SAH Blog


  • No More Plan B by Anthony T. Grafton and Jim Grossman

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    Oct 11, 2011

     New graduate students file in. They're nervous, they're  eager, they don't know quite what to expect. If the director  of graduate studies does the job well, the annual  orientation ritual will nourish their anticipation while  allaying their anxieties. Still, out of a sense of  responsibility, faculty members should keep one source  of reasonable trepidation on the table: the job market. It  is what it is, and new students need to enter with their  eyes open to it.

     But open to what? And what is the "it" that is the job  market for historians? Academe alone? That is what we say when we offer statistics on placement. That is what we say when the department placement officer proffers the annual warning that ye who enter here do so at your own peril. Most orientations include a reference-in the best cases even some focus-on "alternative" careers. But the default, the hope, the gold ring, is the tenure-track position.

    A curious irony. On the one hand, the intellectual experience that awaits our students is probably richer now than it has ever been. Traditional core fields like political and diplomatic history are experiencing revivals, new fields like transnational history are expanding, and new methods are being forged and honed. The old economy of scarcity that limited research in the early years of graduate school to the stacks of one's own university library has made way for a digital Land of Cockaigne. Verbal, visual, and aural sources from dozens of cultures crowd the screen of anyone enrolled at a university.

    Read the rest of this article at The Chronicle for Higher Education website

    photo of Henry Ford Museum by David Schalliol

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  • Do 'the Risky Thing' in Digital Humanities by Kathleen Fitzpatrick

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    Sep 27, 2011

    Last spring, I gave a talk on the digital future of scholarly publishing at the humanities center of a large research university. The crowd was small but engaged, and the discussion afterward was challenging and thoughtful. Near the end, however, a young woman asked a question that threw me for a second. "I'm a grad student and starting my dissertation," she said, "and while I want to do a digital project that would make my argument in an innovative form, I know the safe thing to do is to be conservative, to write something traditional and leave experimentation for later. What would you advise?"

    "Do the risky thing," I blurted, before my scruples intervened in the split second between phrases. My concerns went like this: I'm not her dissertation director; I don't want to create conflict in her progress toward her degree; I don't want to set up unreasonable expectations about what her department will actually support. And so my immediate qualification: "Make sure that someone's got your back, but do the risky thing."

    New forms of digital scholarship have received a great deal of attention across the humanities in the last few years, and from the coverage-in The Chronicle, The New York Times, and elsewhere-you would think the work had become prominent enough that it would no longer be necessary for a junior scholar to ask about the need to defend it. Digital humanities seem to have reached a critical mass of acceptance within academe, helped in no small part by groups like the Modern Language Association, whose past president, Sidonie Smith, is leading an investigation of future forms of the dissertation, and whose Committee on Information Technology is working on issues surrounding the review of digital scholarship for tenure and promotion. Yet such working groups are still working for a reason.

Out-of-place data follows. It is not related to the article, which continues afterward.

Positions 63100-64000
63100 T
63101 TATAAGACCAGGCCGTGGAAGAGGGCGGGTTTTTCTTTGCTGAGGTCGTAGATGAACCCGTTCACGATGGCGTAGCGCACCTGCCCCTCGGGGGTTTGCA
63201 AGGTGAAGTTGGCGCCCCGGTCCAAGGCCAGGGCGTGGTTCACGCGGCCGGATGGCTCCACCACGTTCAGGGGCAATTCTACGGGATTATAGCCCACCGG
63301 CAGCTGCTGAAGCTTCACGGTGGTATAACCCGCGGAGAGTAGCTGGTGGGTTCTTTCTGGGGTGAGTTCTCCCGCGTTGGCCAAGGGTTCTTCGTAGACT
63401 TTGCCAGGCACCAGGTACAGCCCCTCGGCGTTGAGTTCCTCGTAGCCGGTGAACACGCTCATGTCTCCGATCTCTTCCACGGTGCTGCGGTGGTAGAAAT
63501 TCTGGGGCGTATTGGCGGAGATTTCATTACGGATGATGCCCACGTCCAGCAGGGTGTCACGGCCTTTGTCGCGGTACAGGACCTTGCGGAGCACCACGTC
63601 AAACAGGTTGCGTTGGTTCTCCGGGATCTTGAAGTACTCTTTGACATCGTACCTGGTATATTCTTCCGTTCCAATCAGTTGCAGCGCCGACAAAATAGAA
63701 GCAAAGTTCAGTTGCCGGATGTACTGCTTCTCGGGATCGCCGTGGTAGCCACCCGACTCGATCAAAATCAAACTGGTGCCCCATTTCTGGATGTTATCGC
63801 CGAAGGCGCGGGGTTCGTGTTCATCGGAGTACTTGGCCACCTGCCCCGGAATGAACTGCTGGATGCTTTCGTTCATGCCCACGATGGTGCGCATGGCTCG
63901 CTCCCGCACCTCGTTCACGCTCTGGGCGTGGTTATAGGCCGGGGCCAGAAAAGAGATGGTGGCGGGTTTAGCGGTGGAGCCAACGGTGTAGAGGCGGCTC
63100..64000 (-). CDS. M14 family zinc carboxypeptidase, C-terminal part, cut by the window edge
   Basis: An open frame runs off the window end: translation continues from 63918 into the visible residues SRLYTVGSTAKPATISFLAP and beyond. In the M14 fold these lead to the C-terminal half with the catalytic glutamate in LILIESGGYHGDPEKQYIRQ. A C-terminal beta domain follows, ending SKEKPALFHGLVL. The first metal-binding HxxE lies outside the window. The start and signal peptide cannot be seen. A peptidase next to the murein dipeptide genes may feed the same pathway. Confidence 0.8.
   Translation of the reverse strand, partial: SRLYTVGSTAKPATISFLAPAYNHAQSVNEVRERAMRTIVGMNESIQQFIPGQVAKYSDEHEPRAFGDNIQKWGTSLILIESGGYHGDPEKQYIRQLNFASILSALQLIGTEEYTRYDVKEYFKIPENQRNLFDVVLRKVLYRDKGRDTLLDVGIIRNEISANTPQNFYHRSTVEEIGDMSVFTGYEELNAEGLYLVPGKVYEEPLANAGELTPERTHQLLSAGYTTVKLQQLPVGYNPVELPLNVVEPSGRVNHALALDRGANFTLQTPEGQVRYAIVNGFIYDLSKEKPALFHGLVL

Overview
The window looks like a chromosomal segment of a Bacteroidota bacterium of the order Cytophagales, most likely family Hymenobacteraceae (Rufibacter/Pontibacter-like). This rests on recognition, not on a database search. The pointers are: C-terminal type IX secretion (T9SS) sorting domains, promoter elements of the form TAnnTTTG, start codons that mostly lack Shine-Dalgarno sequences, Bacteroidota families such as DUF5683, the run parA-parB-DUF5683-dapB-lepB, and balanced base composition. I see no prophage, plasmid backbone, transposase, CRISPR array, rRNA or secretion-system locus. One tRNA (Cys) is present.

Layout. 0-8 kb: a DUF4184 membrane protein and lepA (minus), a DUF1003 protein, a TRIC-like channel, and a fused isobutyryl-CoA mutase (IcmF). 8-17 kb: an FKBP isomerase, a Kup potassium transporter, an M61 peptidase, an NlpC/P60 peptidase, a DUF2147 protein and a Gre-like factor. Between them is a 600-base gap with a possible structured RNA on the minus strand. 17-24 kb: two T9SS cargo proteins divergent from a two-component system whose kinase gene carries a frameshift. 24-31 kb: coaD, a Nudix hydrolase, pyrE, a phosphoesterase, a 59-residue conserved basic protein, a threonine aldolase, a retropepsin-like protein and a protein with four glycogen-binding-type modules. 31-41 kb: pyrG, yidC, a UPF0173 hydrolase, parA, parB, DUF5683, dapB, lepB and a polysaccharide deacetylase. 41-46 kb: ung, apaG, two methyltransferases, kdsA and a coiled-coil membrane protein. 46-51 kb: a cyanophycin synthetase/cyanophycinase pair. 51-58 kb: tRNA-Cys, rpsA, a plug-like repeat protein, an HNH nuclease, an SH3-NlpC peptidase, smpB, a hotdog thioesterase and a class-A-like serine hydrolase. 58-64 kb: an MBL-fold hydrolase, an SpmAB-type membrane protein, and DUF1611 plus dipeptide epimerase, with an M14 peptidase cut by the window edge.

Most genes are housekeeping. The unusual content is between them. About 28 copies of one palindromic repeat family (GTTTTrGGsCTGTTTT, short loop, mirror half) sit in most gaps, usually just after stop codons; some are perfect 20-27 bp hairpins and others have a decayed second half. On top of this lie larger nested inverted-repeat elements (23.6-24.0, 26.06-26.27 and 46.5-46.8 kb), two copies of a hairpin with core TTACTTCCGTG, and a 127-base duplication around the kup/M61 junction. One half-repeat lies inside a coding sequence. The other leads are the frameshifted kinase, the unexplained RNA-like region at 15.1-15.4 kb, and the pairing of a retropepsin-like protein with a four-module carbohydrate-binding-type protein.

Read the rest of this article as it originally appeared on The Chronicle of Higher Education (www.chronicle.com)

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  • The Art of Advocacy: The Museum as Design Laboratory by Barry Bergdoll

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    Sep 16, 2011

     Since 2007, when I ventured out of the academy to take  the reins of the Department of Architecture and Design at  the Museum of Modern Art, we have traversed an  unexpected set of economic, social and environmental  challenges in which the centrality of the design  professions has become manifestly clear, even as  larger forces - in which designers are too often complicit  - act to marginalize the disciplines of architecture,  landscape architecture, urban planning, design and the  fine arts. Having worked side-by-side with diverse  professionals, I am more than ever convinced that a  cooperative, multidisciplinary approach is fundamental to the future vitality of the field - and essential if designers are to contribute to solving the enormous problems of our day. At MoMA we have been trying to discover meaningful positions and prospects even as practitioners have been jolted into discussion of just where the moral compass should be set.

    The horizon of socioeconomic expectations - the matrix in which decisions were made and values assessed - of the early years of the new millennium seems distant today; new uncertainties prevail in the second decade of this now not-so-new century. What seemed a few years ago to be the emerging paradigms - the rapid maturation of digital fabrication, an explosion of new materials, a widespread acceptance of the priority of sustainability, a slowly reawakening ethos of social responsibility - are being submitted to intensive questioning from perspectives that are gaining daily in urgency.

    Continue reading "The Art of Advocacy: The Museum as Design Laboratory" on Places [at] Design Observer.

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